The Botanix Pharmaceuticals Ltd (ASX: BOT) share price has returned from its trading halt with a bang on Wednesday.
In morning trade, the clinical stage synthetic cannabinoid company’s shares are up 31% to a record high of 19 cents.
Why is the Botanix share price rocketing higher?
Investors have been fighting to buy Botanix shares this morning following the release of an announcement in relation to its BTX 1801 Phase 2a nasal decolonisation proof of concept study.
According to the release, top-line data from the study shows that two different BTX 1801 formulations (ointment and gel containing synthetic cannabidiol) were safe, well tolerated, and successful at eradicating Staphylococcus aureus (Staph) bacteria from the nose of healthy participants that were nasally colonised with Staph.
The release explains that the primary objectives focused on evaluating safety and tolerability, as well as evaluating the effectiveness of two different candidate formulations of BTX 1801.
Each formulation was applied twice daily for five consecutive days to the inner surface of the nose and compared to respective vehicle or placebo formulations without synthetic cannabidiol.
At day seven, Staph eradication was demonstrated in 76.2% and 68.8% of the participants in the BTX 1801 ointment and gel groups respectively, compared with just 27.8% of participants in the combined vehicle groups.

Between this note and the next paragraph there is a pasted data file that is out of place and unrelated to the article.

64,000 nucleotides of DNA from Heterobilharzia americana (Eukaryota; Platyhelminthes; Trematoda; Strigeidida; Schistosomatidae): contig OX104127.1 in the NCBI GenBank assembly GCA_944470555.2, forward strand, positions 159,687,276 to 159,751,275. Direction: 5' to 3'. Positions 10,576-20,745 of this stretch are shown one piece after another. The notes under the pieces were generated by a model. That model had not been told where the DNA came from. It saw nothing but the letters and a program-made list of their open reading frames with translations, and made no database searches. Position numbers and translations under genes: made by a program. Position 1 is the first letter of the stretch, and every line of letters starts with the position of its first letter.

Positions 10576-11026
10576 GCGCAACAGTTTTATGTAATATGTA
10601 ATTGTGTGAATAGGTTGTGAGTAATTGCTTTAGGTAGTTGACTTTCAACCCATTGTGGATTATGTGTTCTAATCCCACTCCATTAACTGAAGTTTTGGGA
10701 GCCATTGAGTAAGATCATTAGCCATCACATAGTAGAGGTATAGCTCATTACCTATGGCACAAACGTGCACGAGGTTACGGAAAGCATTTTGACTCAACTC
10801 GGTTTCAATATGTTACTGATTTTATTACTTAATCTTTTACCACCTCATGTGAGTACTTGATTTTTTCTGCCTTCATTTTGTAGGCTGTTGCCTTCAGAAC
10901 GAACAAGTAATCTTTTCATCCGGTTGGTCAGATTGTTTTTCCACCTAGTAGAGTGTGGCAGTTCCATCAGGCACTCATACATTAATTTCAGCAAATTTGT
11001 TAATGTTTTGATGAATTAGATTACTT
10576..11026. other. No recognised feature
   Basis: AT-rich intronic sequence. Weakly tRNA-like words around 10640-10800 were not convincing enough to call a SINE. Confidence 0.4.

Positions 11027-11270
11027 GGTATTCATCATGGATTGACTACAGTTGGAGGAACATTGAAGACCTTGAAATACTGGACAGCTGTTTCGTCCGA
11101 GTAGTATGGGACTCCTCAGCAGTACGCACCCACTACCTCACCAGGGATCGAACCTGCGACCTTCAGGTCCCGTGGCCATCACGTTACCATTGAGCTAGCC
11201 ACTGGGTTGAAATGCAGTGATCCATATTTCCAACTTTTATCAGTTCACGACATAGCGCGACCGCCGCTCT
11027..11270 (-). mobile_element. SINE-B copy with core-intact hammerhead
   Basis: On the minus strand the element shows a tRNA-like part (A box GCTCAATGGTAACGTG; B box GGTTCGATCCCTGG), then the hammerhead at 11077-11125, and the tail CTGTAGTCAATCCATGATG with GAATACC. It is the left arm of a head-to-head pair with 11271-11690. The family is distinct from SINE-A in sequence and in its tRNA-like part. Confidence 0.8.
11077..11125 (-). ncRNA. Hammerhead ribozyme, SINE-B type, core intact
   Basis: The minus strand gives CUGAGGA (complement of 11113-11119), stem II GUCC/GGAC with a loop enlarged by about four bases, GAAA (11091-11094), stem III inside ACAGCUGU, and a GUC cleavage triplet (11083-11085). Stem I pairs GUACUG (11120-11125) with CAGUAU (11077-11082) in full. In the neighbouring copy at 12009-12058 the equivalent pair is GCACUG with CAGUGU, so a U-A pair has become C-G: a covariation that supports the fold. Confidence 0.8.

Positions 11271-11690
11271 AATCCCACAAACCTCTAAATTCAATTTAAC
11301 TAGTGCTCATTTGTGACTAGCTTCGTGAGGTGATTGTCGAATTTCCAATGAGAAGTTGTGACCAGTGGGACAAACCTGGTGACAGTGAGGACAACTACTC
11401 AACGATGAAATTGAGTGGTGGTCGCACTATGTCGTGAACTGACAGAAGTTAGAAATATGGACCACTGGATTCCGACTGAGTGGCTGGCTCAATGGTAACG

On day 12, which was seven days after the end of the treatment period, BTX 1801 demonstrated Staph eradication in 38.1% of participants in the ointment group and 25% in the gel group. This compares to 16.7% for the combined vehicle groups.
Why is this important?
The company notes that antibiotic resistance is a significant global challenge in the context of public health. In fact, the UN is forecasting that drug resistant diseases could cause 10 million deaths each year by 2050 and result in an annual economic loss of US$100 trillion if new solutions are not found.
Furthermore, Staph and methicillin-resistant Staph (MRSA) are the leading cause of Surgical Site Infections (SSIs) and approximately 80% of SSIs are caused by the patient infecting themselves from their own nose.
Antibiotics used for nasal decolonisation, such as Bactroban, have seen a significant increase in the development of resistance, with some hospitals restricting its use after recording resistance rates as high as 95%.
This opens the door for new treatments to be developed to tackle these issues. Botanix appears hopeful synthetic cannabidiol could be the answer.
Botanix President and Executive Chairman, Vince Ippolito, commented: “We are very pleased to announce this top-line data that demonstrates synthetic cannabidiol (CBD) is a safe and effective nasal decolonisation agent. Moreover, this is the first time that synthetic CBD has been shown to have clinical utility as an antimicrobial agent in humans.”
“These results support continued development of BTX 1801 for the treatment of a variety of infections, in addition to the prevention of post-surgical infections,” he added.
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Motley Fool contributor James Mickleboro has no position in any of the stocks mentioned. The Motley Fool Australia has no position in any of the stocks mentioned. The Motley Fool has a disclosure policy. This article contains general investment advice only (under AFSL 400691). Authorised by Bruce Jackson.